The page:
Federal Judge Rules That Worshipping a Flying Spaghetti Monster Is Not a Real Religion
Federal Judge Rules Worshipping Flying Spaghetti Monster Is Not Real Religion
A federal judge in Nebraska has ruled that the Church of the Flying Spaghetti Monster (FSMism) is not a real religion, delivering a setback to practicing Pastafarians around the country.
In an order filed Tuesday, U.S. District Court Judge John M. Gerrard wrote that:
The Court finds that FSMism is not a “religion” within the meaning of the relevant federal statutes and constitutional jurisprudence. It is, rather, a parody, intended to advance an argument about science, the evolution of life, and the place of religion in public education.
Rather than dismiss FSMism out of hand, Gerrard writes that “FSMism contains a serious argument,” and his order goes into some detail on the background of the Church’s founding in 2005 as a “riposte to intelligent design.” In the Church’s manifesto, The Gospel of the Flying Spaghetti Monster, founder Bobby Henderson argued that if school boards wanted to peddle creationism (with the gild of “intelligent design”) in classrooms under the banner of “balance,” then it made sense to give equal consideration to the dogma that a Flying Spaghetti Monster created the heavens and the earth as well. Gerrard quotes large tracts of the Gospel in his decision.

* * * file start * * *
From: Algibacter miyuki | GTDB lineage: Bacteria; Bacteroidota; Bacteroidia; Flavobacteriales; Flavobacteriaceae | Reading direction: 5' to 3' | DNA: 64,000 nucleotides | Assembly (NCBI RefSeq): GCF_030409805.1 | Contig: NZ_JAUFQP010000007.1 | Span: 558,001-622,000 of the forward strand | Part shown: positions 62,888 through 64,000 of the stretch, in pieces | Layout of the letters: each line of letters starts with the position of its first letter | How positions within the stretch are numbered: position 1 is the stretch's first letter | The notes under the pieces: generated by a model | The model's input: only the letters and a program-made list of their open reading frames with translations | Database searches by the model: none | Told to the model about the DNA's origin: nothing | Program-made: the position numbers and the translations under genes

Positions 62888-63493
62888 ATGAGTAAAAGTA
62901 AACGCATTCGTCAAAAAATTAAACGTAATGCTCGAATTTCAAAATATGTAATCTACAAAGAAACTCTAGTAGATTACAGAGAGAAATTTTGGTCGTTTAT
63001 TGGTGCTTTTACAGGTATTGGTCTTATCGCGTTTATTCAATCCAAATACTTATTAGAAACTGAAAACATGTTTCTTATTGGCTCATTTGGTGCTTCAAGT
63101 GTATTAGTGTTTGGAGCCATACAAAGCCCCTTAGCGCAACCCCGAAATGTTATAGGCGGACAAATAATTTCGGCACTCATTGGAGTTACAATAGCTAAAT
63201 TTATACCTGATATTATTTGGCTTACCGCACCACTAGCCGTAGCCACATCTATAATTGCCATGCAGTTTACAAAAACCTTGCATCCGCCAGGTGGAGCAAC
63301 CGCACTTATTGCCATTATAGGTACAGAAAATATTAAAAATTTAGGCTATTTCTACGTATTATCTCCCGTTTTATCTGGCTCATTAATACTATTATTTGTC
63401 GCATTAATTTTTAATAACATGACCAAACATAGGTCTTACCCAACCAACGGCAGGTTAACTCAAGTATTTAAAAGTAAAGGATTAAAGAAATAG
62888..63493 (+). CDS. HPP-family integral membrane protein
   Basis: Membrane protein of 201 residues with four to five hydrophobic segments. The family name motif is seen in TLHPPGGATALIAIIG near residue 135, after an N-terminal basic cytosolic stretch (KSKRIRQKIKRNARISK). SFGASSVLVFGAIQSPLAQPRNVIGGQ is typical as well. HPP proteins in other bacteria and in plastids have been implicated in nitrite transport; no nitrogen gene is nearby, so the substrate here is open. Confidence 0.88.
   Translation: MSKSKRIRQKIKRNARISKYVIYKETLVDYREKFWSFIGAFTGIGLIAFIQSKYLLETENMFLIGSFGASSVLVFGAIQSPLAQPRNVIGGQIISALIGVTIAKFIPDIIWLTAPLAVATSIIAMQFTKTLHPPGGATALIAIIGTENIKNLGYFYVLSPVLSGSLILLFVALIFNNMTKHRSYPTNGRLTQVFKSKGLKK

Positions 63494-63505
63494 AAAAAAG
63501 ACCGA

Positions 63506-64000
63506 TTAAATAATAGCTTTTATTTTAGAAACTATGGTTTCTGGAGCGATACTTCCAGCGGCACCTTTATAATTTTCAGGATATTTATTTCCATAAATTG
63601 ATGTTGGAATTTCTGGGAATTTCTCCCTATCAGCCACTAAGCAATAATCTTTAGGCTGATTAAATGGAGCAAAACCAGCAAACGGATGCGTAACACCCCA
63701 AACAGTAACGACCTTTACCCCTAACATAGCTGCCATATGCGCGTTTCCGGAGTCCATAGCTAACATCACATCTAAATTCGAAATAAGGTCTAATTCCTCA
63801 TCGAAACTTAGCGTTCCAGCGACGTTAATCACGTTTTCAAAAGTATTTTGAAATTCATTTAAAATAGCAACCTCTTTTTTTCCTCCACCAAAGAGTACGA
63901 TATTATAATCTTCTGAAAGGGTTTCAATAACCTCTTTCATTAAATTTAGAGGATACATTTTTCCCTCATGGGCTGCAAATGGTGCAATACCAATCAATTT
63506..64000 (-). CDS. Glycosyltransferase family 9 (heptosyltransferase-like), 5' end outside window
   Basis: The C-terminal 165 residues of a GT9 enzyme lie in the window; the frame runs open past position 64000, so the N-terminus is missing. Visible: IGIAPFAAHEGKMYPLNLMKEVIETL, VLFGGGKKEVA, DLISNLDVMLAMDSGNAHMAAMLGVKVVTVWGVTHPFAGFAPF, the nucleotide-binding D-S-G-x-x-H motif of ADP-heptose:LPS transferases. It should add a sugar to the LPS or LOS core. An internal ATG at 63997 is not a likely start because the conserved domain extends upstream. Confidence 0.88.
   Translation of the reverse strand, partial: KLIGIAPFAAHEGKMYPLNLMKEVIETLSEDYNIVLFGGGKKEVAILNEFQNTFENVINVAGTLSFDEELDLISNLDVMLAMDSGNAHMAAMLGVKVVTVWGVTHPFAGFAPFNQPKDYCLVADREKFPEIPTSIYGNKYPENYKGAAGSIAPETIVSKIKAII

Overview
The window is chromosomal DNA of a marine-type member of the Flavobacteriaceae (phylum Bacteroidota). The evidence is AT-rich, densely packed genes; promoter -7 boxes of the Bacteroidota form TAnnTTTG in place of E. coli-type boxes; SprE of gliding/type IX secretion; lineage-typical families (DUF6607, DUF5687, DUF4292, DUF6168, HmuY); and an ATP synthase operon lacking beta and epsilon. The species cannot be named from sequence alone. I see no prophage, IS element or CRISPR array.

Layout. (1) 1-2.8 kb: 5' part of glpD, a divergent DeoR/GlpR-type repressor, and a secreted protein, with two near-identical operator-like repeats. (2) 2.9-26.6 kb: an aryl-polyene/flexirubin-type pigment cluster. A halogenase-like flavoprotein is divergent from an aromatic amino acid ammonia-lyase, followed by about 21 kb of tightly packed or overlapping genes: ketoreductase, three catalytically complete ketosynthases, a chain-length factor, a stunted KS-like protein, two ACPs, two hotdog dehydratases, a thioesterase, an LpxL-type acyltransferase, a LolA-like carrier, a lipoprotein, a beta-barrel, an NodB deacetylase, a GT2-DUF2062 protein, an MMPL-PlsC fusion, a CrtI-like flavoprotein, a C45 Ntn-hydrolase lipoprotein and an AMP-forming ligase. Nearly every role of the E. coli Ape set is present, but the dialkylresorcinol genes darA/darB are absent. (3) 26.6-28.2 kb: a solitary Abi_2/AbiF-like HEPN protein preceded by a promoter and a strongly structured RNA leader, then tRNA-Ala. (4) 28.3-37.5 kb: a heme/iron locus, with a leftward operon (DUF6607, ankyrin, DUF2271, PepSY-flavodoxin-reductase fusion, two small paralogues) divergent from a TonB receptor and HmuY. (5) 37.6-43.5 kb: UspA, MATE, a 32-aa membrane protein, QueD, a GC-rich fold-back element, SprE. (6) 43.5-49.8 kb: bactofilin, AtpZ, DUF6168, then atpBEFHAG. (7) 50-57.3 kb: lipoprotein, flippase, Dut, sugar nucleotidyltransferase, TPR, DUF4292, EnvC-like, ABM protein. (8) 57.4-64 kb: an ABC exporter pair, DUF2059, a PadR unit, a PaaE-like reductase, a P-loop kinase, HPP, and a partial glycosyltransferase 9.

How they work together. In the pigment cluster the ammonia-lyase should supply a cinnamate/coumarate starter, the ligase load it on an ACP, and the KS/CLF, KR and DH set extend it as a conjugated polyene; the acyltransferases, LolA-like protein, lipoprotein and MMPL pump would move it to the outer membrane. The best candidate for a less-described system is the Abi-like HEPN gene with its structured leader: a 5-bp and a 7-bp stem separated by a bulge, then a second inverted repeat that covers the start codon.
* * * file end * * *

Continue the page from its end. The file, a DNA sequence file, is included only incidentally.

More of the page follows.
While Gerrard seems to find satirical value in FSMism, he balked at the argument of plaintiff Stephen Cavanaugh, currently a prisoner in the Nebraska State Penitentiary, that prison officials should “afford his ‘faith’ the same rights and privileges as religious groups, including ‘the ability to order and wear religious clothing and pendants, the right to meet for weekly worship services and classes and the right to receive communion.'” (A footnote in the decision wryly notes that “Although Cavanaugh does not explain this in detail, it is clear from the FSM Gospel that “religious clothing” means a pirate costume and “communion” is, not surprisingly, “a large portion of spaghetti and meatballs.”)
In previous court battles over the question of whether FSMism was a real religion, plaintiffs won the right to wear colanders on their head (“religious headdress”) in DMV photos in Texas, Massachusetts, and Wisconsin. (New Jersey decided to be intolerant.)
[h/t Religious News Service]
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